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Although there are many things to consider when selecting a builder, choosing the right one for your project is key. Blake says that “a broke builder can spell disaster for your budget and your project.”
People tend to trust their gut when choosing a builder, and I totally respect that, but they also should find out about the builder’s experience and qualifications.”
There are several important questions that every developer should ask prospective builders, including:
- What type of construction they specialize in;
- What is their typical build size; and
- What is the typical dollar value of their projects.
It is important to also consider a builder’s project management experience to make sure that they have the business and economic expertise required to handle the project.
According to Blake, “looking at the type and value of the projects that a builder is doing is usually a good indicator of what they will be comfortable handling,”
Although you can never know a builder’s exact financial position, you want to do everything you can to make sure that builder doesn’t go broke – and for Blake checking their license is a good start.
If you are looking to do a $1 million project and a builder’s turnover is $1 million, that is probably not the right builder for you,” Blake said.
If possible, you should also ask for references or talk to other developers who have used that builder. It is also a good idea to go see some of the builder’s properties for yourself to get a feel for their area of specialisation.
When it comes to property development, time is money. Depending how large the development project is and current interest rates the project could be costing you between $100 and $200 a day. So, for the sake of your project’s profitability, it’s crucial that your builder finishes the job on time.
One way to evaluate the builder’s delivery capabilities is to ask how many times have they paid penalty damages. Those are the late fees they need to pay whenever a project is delivered late, and it’ ill give you a good idea of their track record on similar projects.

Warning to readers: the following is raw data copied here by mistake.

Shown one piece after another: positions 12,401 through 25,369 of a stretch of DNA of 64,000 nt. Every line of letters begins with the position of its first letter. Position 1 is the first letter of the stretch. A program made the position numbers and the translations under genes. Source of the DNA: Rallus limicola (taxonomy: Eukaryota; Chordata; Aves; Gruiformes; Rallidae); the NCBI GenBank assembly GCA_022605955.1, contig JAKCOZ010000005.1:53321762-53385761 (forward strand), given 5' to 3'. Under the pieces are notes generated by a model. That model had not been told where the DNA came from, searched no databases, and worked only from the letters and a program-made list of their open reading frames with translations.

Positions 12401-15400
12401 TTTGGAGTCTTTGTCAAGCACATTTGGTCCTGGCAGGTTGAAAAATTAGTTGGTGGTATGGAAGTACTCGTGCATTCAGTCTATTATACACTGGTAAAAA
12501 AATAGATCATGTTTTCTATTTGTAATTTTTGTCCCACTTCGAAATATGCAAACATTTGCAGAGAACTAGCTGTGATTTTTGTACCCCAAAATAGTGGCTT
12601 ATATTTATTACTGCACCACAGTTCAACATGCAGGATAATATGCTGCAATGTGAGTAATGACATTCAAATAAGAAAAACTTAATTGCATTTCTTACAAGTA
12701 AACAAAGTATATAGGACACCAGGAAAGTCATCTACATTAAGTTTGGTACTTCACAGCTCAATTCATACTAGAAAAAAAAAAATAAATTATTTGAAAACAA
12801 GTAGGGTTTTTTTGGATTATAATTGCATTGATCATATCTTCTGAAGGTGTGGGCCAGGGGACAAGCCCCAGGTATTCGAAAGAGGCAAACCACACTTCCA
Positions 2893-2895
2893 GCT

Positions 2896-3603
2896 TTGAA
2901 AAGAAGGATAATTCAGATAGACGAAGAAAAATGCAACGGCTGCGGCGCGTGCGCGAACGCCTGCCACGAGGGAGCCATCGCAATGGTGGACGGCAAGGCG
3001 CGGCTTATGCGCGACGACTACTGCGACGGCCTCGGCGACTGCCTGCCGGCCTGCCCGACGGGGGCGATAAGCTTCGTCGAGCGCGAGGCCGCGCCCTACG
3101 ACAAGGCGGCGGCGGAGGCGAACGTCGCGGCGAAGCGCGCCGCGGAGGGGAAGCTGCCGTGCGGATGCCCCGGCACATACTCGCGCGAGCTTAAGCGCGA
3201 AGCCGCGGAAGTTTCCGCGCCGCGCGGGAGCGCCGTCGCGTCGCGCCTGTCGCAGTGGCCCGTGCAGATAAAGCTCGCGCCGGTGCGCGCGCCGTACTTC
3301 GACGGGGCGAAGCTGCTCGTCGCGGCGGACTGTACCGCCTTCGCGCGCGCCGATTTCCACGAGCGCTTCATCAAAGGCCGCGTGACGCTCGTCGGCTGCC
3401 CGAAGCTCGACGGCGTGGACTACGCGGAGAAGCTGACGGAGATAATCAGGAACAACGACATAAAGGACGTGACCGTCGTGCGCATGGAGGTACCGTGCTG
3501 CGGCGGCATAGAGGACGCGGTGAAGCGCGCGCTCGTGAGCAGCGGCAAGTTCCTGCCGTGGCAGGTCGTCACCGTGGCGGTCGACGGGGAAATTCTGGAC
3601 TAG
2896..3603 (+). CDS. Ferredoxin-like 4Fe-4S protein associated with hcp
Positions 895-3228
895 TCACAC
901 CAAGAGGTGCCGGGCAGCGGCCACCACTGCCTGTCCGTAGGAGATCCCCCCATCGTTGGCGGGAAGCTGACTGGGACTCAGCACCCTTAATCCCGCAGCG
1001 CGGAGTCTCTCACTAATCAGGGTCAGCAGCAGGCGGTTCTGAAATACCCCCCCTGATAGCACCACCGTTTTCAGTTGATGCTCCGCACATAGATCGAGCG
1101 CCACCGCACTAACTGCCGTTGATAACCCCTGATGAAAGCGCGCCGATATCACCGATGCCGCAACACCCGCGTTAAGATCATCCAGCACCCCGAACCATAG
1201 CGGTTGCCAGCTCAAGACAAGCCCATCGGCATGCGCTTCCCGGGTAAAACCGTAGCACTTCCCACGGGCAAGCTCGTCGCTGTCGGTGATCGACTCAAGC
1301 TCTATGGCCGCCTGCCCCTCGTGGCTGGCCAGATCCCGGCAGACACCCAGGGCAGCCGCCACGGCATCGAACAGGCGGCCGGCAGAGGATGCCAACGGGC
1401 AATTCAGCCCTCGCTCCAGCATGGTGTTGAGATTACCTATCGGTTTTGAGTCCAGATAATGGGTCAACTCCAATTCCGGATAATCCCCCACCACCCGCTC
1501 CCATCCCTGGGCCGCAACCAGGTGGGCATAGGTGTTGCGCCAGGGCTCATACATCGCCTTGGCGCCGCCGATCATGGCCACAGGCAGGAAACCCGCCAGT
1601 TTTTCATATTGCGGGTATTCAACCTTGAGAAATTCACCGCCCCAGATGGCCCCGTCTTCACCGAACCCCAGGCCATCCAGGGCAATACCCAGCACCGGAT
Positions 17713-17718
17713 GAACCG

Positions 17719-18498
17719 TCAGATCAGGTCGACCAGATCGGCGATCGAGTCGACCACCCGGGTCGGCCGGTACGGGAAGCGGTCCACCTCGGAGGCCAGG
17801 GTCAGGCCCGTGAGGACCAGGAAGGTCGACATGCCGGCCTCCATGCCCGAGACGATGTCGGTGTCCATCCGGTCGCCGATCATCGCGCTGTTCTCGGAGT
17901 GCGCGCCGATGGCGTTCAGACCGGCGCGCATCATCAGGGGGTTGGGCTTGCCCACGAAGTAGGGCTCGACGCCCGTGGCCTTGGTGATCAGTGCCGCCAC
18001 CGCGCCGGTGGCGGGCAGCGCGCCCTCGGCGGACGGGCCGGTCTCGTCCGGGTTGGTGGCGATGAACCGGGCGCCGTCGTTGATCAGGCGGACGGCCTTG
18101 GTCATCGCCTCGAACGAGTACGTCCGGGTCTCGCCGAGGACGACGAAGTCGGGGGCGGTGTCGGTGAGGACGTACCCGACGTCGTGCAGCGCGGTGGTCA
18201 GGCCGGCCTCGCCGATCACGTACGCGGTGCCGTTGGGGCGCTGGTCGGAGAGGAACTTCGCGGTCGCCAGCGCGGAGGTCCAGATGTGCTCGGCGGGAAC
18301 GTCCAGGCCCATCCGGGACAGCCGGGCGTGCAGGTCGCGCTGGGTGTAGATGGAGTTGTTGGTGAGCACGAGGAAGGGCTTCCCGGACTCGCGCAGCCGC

“In nine years, I have not had a single liquidated damage,” Blake said. “However, we did have some flooding this year that caused a project to run late.”
Property development is ultimately a people business, so you should also pay attention to how the builder communicates with you. Blake said you should make sure they are responsive and don’t leave you in the dark.
3. Underestimating costs
Whether your project is a renovation or a design/build, it is critical that you accurately estimate your costs and complete a correct feasibility analysis.
At best, an incorrect feasibility analysis can cause you to lose money. At worst, it can prevent you from obtaining adequate financing and can sabotage your entire project.
Many developers fall into the trap of only including the costs of building the actual dwelling in their feasibility study. They often forget to include things like civil works, landscaping and town planning—which can put a project over budget before the developer even realises it.
Ninety percent of our client tenders are 15-20 percent higher than what they can afford,” said Blake
Blake encourages his clients to have a 20 percent rate of profit because they are bound to miss things in their feasibility study.
“The bank wants to see 17-18 percent profit, minimum, or you won’t get funding,Twenty percent is a safe bet.” Blake said.
He has seen way too many sad stories of people getting attached to their project only to have it fail due to lack of communication or lack of planning.
“You need to do your due diligence by mapping your costs to get 20 percent profit,” he said.
People need to disengage emotionally and make sure that the deal is going to be there for them and their family in time.”
When Blake was working on his first development, he saw his 27 percent profit drop to 12 percent after reviewing his feasibility study with an expert. That’s because he forgot to include critical costs.
Talking to a builder early in the process can help developers get a more accurate estimate and prevent costly mistakes, omissions and problems down the road.
“The beauty of a design/construction company is that we can design to marry up with a budget,” Blake said. “I have an ulterior motive of trying to get the build. If I see that it’s not going to stack and I won’t get that built, I am going to tell you.”
Whether it is your first project or your 15th, Blake said that the best way to avoid mistakes is preparation. “Preparation is everything,” he said. “You have to have all your ducks in a row and start the right project the right way.”
If you need more guidance on how to complete a successful development, our DIY Property Development Kit inside the Ultimate Property Hub Membership Site can help.